North Carolina files lawsuit against e-cigarette maker JUUL

North Carolina Attorney General Josh Stein filed a 10 page lawsuit Wednesday against e-cigarette maker JUUL. Stein says the company has specifically targeted advertising to young people and misrepresented the danger of nicotine in the product.

"JUUL created and spread the disease, the disease of an addiction among North Carolina teenagers,” said Attorney General Stein.

The number of high school students using e-cigarettes has increased by 78% nationwide.  It's part of the reason why Attorney General Stein is filing a lawsuit against JUUL, which owns 75 percent of the e-cigarette market.

"My brother is in high school currently. A lot of the times he has told me the teachers have essentially banned bathroom time because they are worried about kids JUULing in the bathroom,” said Kate Claesson from Charlotte.

North Carolina is the first state to file a lawsuit against JUUL. Some parents wonder why the lawsuit took so long.

 

"I had 3 [kids] that went through high school and I was told the teachers aren't even aware that they can take a hit on a JUUL when they turn their back to the kids,” said Jeff Mulloy from Charlotte.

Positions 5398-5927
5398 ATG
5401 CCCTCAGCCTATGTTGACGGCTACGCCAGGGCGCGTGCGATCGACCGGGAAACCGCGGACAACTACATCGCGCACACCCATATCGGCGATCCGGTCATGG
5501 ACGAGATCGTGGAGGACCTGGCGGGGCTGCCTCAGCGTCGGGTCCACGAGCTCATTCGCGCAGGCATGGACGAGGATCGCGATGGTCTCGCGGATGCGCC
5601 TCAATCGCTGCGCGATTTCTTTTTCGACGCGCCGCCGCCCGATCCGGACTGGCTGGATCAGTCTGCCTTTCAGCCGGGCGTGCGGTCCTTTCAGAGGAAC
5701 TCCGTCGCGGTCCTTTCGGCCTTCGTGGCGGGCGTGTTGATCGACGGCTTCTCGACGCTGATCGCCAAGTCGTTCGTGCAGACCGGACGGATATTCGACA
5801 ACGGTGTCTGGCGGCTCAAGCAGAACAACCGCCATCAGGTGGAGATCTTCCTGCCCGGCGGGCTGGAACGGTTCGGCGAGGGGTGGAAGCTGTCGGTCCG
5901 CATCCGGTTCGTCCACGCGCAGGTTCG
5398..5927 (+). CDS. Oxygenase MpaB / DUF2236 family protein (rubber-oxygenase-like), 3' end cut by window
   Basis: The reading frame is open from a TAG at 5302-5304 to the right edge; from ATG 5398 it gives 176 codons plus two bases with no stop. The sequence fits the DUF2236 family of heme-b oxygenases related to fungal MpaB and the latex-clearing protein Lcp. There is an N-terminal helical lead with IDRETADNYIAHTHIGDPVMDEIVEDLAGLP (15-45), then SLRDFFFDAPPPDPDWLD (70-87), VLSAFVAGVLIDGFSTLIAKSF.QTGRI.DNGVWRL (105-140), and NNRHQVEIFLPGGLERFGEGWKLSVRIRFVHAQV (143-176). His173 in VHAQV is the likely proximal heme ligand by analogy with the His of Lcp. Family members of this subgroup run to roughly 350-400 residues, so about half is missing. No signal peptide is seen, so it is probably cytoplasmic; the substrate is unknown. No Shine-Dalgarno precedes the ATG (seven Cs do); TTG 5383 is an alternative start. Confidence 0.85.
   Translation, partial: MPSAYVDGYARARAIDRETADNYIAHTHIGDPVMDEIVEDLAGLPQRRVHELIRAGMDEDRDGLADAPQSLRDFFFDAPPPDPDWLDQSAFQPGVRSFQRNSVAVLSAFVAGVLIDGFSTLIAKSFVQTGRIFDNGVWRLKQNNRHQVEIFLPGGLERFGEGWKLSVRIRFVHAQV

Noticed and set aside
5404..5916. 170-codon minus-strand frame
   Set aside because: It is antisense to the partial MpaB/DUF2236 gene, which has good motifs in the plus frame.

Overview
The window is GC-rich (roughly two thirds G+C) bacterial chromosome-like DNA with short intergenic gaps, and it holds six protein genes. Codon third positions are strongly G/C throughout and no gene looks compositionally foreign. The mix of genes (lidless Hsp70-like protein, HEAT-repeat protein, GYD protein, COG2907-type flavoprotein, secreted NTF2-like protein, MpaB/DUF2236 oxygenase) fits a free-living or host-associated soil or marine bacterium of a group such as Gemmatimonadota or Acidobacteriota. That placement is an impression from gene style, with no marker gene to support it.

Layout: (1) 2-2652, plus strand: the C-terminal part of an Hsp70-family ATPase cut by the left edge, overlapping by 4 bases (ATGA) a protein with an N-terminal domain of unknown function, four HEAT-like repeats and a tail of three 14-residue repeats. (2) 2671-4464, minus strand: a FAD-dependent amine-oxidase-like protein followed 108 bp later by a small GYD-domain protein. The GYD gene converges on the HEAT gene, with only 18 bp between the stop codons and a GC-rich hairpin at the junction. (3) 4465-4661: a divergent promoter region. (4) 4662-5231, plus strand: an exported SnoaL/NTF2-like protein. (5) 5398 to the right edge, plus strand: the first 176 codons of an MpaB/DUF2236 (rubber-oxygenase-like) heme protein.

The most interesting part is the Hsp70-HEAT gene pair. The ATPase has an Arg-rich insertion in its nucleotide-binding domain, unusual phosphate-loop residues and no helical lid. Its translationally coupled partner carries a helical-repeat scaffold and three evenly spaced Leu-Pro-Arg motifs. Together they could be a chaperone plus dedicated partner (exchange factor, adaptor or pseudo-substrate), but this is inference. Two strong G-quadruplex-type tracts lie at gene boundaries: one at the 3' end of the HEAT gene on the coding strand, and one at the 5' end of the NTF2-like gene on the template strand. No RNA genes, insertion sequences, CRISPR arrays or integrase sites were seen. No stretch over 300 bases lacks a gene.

JUUL is marketed as a smoking alternative for adults, but Attorney General Stein says their flavoring and advertising is geared towards youth. He wants JUUL to stop selling e-cigarettes to minors and limit the flavors sold.

One local JUUL user says rules are already strict in North Carolina with most stores always asking for ID.

"Every time because I looked young. When I smoked cigarettes I thought I would be smoking forever and yeah it's pretty much saved my life,” said Denis Belya from Charlotte.

A spokesperson for JUUL says they share the attorney general's concerns about youth vaping, but they're already taking the most aggressive actions within the industry to stop it.